ROME (Reuters) - Struggling AC Milan and Napoli ground out a 1-1 Serie A draw at San Siro on Saturday that did little to help either side’s plight.
Hirving Lozano headed Napoli in front midway through the first half before Giacomo Bonaventura levelled with a powerful strike five minutes later.
Napoli have now failed to win any of their last six games in all competitions, their worst run since March 2013, while Milan coach Stefano Pioli has recorded one victory in six games since taking over from the sacked Marco Giampaolo in October.
“I was sure we’d put in the right performance,” Pioli told Sky Italia. “We fought against a very strong team, even when missing some important players, but those who stepped in did very well.
“I wish we’d have scored another goal, because we had the chances and were just centimetres away from getting the victory.”
Napoli remain seventh on 20 points. Milan are up to provisional 13th spot although their tally of 14 points after 13 games is the club’s joint-worst in the three points for a win era, along with the 2013/14 season.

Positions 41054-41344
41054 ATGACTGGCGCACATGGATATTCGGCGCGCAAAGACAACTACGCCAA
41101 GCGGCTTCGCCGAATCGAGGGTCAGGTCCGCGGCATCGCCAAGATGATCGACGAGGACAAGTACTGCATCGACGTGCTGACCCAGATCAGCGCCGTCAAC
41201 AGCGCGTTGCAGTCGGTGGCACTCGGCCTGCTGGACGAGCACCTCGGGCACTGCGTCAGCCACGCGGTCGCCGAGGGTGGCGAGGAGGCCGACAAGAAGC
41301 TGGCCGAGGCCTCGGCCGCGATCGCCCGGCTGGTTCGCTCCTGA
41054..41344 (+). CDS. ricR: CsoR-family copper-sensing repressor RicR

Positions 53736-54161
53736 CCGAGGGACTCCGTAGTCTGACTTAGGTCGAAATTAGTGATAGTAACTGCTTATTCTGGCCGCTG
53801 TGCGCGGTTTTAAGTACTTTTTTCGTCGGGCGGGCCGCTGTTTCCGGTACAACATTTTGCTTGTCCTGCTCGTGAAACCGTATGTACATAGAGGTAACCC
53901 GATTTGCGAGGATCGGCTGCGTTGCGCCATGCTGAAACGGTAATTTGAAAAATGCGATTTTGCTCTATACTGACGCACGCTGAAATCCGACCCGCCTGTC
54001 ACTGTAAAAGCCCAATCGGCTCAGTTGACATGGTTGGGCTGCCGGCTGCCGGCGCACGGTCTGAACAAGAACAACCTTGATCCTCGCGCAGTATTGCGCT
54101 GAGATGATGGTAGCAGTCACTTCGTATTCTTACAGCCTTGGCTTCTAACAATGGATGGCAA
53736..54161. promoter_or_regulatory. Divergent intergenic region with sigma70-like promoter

Carlo Ancelotti’s Napoli side travelled to Milan in crisis, with Italian media saying club president Aurelio De Laurentiis was threatening to freeze the players’ wages after they refused to attend a training retreat at the start of the month.
However, the visitors opened the scoring with their first chance when Lorenzo Insigne’s curling effort cannoned off the bar into the path of Lozano who headed home after 24 minutes.
Milan needed just five minutes to respond, though, as Bonaventura drilled the ball into the net from the edge of the box for his first Serie A goal since October 2018.
Napoli defender Elseid Hysaj’s botched clearance came within inches of creeping into his own net before Milan’s Gianluigi Donnarumma saved an Insigne effort just before the break.
There were few chances in a nervy second half, with Napoli defender Kalidou Koulibaly doing well to block Krzysztof Piatek’s goal-bound attempt and Donnarumma beating away Allan’s dipping volley.
Reporting by Alasdair Mackenzie; editing by Tony Lawrence and Ken Ferris